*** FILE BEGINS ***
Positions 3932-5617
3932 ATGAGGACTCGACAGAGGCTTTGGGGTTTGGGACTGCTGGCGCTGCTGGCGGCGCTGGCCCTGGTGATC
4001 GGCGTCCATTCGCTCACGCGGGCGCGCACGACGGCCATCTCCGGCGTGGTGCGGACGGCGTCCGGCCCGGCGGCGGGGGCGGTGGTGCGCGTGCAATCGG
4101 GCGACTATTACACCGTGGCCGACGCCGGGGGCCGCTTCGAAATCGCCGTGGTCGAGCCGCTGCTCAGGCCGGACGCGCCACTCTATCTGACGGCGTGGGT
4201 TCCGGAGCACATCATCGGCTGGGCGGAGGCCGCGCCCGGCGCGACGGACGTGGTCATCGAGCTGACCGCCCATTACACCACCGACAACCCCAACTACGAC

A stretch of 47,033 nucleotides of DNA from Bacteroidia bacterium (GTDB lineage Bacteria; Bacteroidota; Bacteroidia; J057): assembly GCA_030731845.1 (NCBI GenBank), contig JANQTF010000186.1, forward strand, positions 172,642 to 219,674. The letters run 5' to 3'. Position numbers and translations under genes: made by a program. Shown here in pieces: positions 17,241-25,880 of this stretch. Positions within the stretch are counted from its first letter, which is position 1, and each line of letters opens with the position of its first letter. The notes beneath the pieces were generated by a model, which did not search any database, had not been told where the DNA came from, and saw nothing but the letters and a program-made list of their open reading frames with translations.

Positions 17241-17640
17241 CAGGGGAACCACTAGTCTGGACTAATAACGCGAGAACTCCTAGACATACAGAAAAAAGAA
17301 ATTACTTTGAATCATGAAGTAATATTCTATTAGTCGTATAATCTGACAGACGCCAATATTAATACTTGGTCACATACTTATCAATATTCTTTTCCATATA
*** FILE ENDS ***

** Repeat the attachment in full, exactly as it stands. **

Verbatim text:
Positions 3932-5617
3932 ATGAGGACTCGACAGAGGCTTTGGGGTTTGGGACTGCTGGCGCTGCTGGCGGCGCTGGCCCTGGTGATC
4001 GGCGTCCATTCGCTCACGCGGGCGCGCACGACGGCCATCTCCGGCGTGGTGCGGACGGCGTCCGGCCCGGCGGCGGGGGCGGTGGTGCGCGTGCAATCGG
4101 GCGACTATTACACCGTGGCCGACGCCGGGGGCCGCTTCGAAATCGCCGTGGTCGAGCCGCTGCTCAGGCCGGACGCGCCACTCTATCTGACGGCGTGGGT
4201 TCCGGAGCACATCATCGGCTGGGCGGAGGCCGCGCCCGGCGCGACGGACGTGGTCATCGAGCTGACCGCCCATTACACCACCGACAACCCCAACTACGAC

A stretch of 47,033 nucleotides of DNA from Bacteroidia bacterium (GTDB lineage Bacteria; Bacteroidota; Bacteroidia; J057): assembly GCA_030731845.1 (NCBI GenBank), contig JANQTF010000186.1, forward strand, positions 172,642 to 219,674. The letters run 5' to 3'. Position numbers and translations under genes: made by a program. Shown here in pieces: positions 17,241-25,880 of this stretch. Positions within the stretch are counted from its first letter, which is position 1, and each line of letters opens with the position of its first letter. The notes beneath the pieces were generated by a model, which did not search any database, had not been told where the DNA came from, and saw nothing but the letters and a program-made list of their open reading frames with translations.

Positions 17241-17640
17241 CAGGGGAACCACTAGTCTGGACTAATAACGCGAGAACTCCTAGACATACAGAAAAAAGAA
17301 ATTACTTTGAATCATGAAGTAATATTCTATTAGTCGTATAATCTGACAGACGCCAATATTAATACTTGGTCACATACTTATCAATATTCTTTTCCATATA